“So for me, I want to talk about the political influence in this country that says it is OK for people to push for allegiance to a foreign country,” she continued. “And I want to ask, why is it OK for me to talk about the influence of the NRA, of fossil fuel industries, or Big Pharma, and not talk about a powerful lobby ... that is influencing policy.”

Omar’s comments appeared to allude to groups such as the American Israel Public Affairs Committee, or AIPAC, a lobbying group that promotes the interests of the Israeli government. Criticism of the group is widely seen as a taboo subject in Washington.

But her latest suggestion that the pro-Israel lobby was advocating “allegiance to a foreign country,” prompted accusations from American Jewish organizations and leading Jewish members of Congress that she had invoked the anti-Semitic stereotype which describes Jewish people as having a “dual loyalty” ― subordinating their patriotism to their country in favor of Israeli interests.

Omar followed up this criticism saying people indeed do ask her to support Israel and its policies.

Jeremy Slevin, Omar’s spokesman, said in a Friday statement that “she has consistently spoken out about the undue influence of lobbying groups for foreign interests of all kinds and her comments were about just that. To suggest otherwise is an inaccurate reading of her remarks.”

It did not help matters for Omar that she elicited condemnation in February for claiming congressional aversion to criticizing Israel stems from the pro-Israel lobby’s financial influence.

Omar apologized “unequivocally” for her remarks then.

In response to Omar’s Thursday comments, House Democratic leadership began preparing a resolution that condemned anti-Semitism in all forms, including accusations of dual loyalty, without mentioning Omar’s name.

But the resolution, evidently intended as a rebuke to Omar, encountered stiff pushback from progressive groups and grassroots activists, as well as members of the Congressional Black Caucus.

These detractors denounced the resolution for what they argued was a double standard on anti-Semitism that was being applied strictly to Omar, a black Somali refugee, but not to white, male Republicans who regularly make anti-Semitic and bigoted pronouncements.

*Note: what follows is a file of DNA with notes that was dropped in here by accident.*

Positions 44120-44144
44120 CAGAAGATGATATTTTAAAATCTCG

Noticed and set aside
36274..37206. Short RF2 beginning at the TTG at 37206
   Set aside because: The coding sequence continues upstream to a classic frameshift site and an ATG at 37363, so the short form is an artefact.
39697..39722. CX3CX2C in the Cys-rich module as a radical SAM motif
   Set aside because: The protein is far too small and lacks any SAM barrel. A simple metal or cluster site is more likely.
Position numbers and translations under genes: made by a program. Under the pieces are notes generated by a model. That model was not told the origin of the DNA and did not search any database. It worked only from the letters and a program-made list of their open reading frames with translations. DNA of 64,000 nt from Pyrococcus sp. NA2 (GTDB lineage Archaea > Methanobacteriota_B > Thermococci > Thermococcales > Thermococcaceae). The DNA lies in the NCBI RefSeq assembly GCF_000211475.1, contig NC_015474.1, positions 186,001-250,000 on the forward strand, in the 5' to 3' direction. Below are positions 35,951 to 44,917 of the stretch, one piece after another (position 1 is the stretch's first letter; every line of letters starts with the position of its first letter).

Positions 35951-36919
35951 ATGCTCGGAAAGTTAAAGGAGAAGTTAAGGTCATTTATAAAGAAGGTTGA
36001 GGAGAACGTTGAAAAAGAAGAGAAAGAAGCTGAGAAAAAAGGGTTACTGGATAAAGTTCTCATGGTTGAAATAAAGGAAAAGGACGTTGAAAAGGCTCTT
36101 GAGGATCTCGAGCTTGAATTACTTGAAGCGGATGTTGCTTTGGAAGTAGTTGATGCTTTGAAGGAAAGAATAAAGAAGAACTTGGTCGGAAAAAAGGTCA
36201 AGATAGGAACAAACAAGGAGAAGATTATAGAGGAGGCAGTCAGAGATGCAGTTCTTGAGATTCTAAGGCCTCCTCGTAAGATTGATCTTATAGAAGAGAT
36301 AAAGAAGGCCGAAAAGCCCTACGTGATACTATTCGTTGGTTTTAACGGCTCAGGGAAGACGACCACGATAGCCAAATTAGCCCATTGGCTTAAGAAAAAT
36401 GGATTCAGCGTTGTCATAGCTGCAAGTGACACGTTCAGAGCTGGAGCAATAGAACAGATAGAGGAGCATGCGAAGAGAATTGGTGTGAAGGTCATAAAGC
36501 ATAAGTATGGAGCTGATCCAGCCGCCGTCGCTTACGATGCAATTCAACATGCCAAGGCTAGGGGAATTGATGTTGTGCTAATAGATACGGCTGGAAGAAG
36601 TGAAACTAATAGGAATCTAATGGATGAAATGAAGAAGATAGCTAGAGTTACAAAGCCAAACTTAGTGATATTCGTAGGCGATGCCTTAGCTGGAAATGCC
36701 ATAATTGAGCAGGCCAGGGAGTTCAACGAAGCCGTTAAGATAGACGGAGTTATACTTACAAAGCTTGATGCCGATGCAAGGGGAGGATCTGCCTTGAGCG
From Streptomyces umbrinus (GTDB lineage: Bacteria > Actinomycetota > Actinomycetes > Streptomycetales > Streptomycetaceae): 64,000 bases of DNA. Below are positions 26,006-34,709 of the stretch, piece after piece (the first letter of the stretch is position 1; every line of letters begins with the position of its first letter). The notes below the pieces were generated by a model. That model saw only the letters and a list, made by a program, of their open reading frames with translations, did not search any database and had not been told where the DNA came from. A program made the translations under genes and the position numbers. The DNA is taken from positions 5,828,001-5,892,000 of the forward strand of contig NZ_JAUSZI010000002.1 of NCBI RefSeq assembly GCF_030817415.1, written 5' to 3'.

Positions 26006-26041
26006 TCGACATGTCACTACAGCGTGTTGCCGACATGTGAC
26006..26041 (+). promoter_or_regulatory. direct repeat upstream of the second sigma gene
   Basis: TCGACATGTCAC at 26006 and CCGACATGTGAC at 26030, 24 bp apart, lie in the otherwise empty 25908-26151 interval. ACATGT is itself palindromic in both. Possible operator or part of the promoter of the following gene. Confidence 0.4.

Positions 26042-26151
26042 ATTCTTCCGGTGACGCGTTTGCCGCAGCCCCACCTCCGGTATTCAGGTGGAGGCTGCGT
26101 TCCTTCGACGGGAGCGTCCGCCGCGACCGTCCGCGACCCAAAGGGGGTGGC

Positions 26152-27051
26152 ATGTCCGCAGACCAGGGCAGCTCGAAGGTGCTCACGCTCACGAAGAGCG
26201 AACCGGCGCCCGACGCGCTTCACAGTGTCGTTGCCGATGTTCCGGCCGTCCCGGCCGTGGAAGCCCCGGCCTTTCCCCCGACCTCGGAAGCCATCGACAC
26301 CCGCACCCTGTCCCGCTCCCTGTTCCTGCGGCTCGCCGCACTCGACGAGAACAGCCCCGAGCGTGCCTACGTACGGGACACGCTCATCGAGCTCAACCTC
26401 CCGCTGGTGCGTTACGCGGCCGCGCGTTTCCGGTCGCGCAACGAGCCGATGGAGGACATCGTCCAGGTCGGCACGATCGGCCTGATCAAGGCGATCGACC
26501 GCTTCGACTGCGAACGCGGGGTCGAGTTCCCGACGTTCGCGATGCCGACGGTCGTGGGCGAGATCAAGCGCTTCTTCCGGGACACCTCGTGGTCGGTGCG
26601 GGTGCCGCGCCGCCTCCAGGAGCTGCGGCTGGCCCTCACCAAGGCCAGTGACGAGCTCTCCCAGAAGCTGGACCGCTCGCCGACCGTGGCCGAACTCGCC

Providing ammunition for their argument, Rep. Jim Jordan (R-Ohio) tweeted Sunday that House Judiciary Committee Chairman Jerry Nadler (D-N.Y.) was “jump[ing] to Tom $teyer’s conclusion—impeaching our President—before first document request.” The tweet’s use of the dollar sign to describe the influence of Steyer, a billionaire Democratic donor with Jewish roots, struck many critics, including Nadler, as anti-Semitic.

Progressives also highlighted the threats and intimidation Omar has faced by virtue both of her outspoken views and her identity as a hijab-wearing Muslim. The Republican party of West Virginia created a poster tying Omar to the Sept. 11 attacks that it used at a promotional table in the state legislature on Friday.

During a House Democratic Caucus meeting on Wednesday, black caucus members reportedly confronted House Speaker Nancy Pelosi (D-Calif.) over the speed with which the resolution had been prepared and the double standard to which Omar was being held. Leadership decided that there would be no vote on a resolution on Wednesday, and agreed to appeals for the resolution to condemn Islamophobia and other forms of bigotry as well.

“The Democratic base is shifting and changing and the leadership is struggling to continue to balance leading the party through that division,” said Yousef Munayyer, the executive director of the U.S. Campaign for Palestinian Rights. “This is a good example of that.”

The share of Democrats who sympathize with Israel over the Palestinians has declined significantly in recent years, dropping from 38 percent in 2001 to 27 percent in 2018, according to a January 2018 Pew Research Center poll.

A younger generation of progressive Jewish activists, associated with left-wing groups like If Not Now and Jewish Voice for Peace, have also played a public role in the pushback against the criticism of Omar. Their participation helps dispel the perception that progressive critics of the Israeli government are insensitive to Jewish security concerns.

“What we are seeing is the people who claim to be leaders of our Jewish community weaponizing Jewish fear and trauma against other marginalized peoples in order to discredit very valid criticism of Israeli policy,” said Imogen Page, an If Not Now activist from St. Paul, Minnesota, who used to live in Omar’s district.

Page was pleased to learn that Congress had postponed a vote on the resolution.

“We’re building momentum and Congress is listening,” she said. “We’re being heard.”

This story has been updated with a statement from Elizabeth Warren.

Amanda Terkel contributed reporting.